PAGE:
The Pervesion of Identity Politics: Dhemaji Blasts 2004
By Priyanka Dass Saharia
29 June, 2014
"The obsession with "our" language, "our" culture, "our" religion, "our" homeland has incarcerated us within the walls of purism and political decadence..." Kadirgamar (Kafila, June 2014)
Be it the Boko Haram in Nigeria, Sunni Shia schism in Iraq, the communal clashes in Sri Lanka or the Dhemaji blasts very near home; In the name of what is "ours" some groups decide to take a representation for the collectivity and in fighting against a unit that dominates and persecutes the community often seeks justification of its own perpetrated violence in the name of that cause. This kind of retaliatory violence and reactionary political activism comes with its share of violence that isn't selective of the "us" and "them" polarisation. A critical reflexivity that doesn't essentially emancipates us from these cultural, national, religious imaginations yet eliminates the associated "rigidity" and makes room for a peaceful co-existence. Political solidarity isn't a force that promotes strategic alliance between the "oppressed" and the "progressed" rather it's an exploitative card one plays in strengthening one's struggle against the other. It is imperative that one reconstructs the narrative of political freedom to re-imagine ourselves as a force to reassert the lost democratic political consciousness once again.
Last week at the publication of my article “Secret Killings of Assam”, a reader commented on the need to balance my perspective and look at both sides of the coin. He was obviously referring to the lawlessness and violence perpetrated in the power play of identity politics by the ULFA and the State. It takes me back to an article I read by Mr Kadirgamar on the online forum Kafila, “"The obsession with "our" language, "our" culture, "our" religion, "our" homeland has incarcerated us within the walls of purism and political decadence" was something that remained with me for awhile.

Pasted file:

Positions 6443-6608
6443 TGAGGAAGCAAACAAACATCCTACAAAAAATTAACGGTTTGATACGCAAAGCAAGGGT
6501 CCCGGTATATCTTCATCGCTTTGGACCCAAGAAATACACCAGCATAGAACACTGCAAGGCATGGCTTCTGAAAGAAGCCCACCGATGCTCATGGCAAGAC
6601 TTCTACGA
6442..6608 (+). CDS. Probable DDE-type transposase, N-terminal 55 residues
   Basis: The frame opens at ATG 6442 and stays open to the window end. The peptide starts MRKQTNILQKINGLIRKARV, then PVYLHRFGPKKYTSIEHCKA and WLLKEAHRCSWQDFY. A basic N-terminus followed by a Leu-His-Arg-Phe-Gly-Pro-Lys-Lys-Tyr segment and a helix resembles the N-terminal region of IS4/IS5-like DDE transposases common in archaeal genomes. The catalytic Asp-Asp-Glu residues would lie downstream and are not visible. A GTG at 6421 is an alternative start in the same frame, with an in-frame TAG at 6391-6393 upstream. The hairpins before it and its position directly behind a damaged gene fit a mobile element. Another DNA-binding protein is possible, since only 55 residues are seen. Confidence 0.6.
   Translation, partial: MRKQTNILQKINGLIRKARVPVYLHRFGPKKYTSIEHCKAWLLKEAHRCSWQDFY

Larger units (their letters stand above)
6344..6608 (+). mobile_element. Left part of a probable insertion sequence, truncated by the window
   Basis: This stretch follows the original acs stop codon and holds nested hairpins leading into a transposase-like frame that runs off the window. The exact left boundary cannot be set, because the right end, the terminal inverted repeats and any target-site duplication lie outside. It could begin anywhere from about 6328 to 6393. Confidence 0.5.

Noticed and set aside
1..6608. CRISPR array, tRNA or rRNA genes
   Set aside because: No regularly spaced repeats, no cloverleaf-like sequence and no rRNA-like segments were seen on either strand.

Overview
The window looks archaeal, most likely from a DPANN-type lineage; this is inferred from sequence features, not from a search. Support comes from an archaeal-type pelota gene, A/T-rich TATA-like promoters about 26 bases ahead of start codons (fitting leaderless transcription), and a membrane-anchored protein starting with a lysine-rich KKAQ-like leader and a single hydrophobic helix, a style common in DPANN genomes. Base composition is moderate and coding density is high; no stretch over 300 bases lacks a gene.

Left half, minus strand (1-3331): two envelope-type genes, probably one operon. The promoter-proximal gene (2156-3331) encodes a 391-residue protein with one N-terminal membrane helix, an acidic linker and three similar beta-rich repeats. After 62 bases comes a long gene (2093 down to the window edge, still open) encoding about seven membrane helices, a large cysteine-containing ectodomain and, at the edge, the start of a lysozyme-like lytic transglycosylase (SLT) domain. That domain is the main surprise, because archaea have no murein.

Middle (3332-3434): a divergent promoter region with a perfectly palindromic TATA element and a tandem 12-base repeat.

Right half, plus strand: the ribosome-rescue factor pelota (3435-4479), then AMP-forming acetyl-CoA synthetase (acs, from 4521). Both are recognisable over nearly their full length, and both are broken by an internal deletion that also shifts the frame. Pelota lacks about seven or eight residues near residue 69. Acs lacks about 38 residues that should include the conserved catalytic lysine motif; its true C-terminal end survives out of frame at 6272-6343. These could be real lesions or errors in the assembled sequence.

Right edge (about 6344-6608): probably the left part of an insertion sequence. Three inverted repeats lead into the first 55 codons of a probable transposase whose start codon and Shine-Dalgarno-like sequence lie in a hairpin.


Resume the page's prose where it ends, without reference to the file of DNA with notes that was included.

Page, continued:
On critical reception of my earlier article, many have voiced out, “But ULFA has used civilians for their selfish purposes”, “They provoke young girls to verbally insinuate army men in markets” and many similar feedbacks. Though one shouldn’t take the route of justifying and normalising violence of any degree, and in any context, whosoever be the perpetrators, with any kind of counter-intuition and reverse blame games and strive to be more morally and politically responsible for these events which put dent to the spirit of humanity yet the issue needs some well deserved light.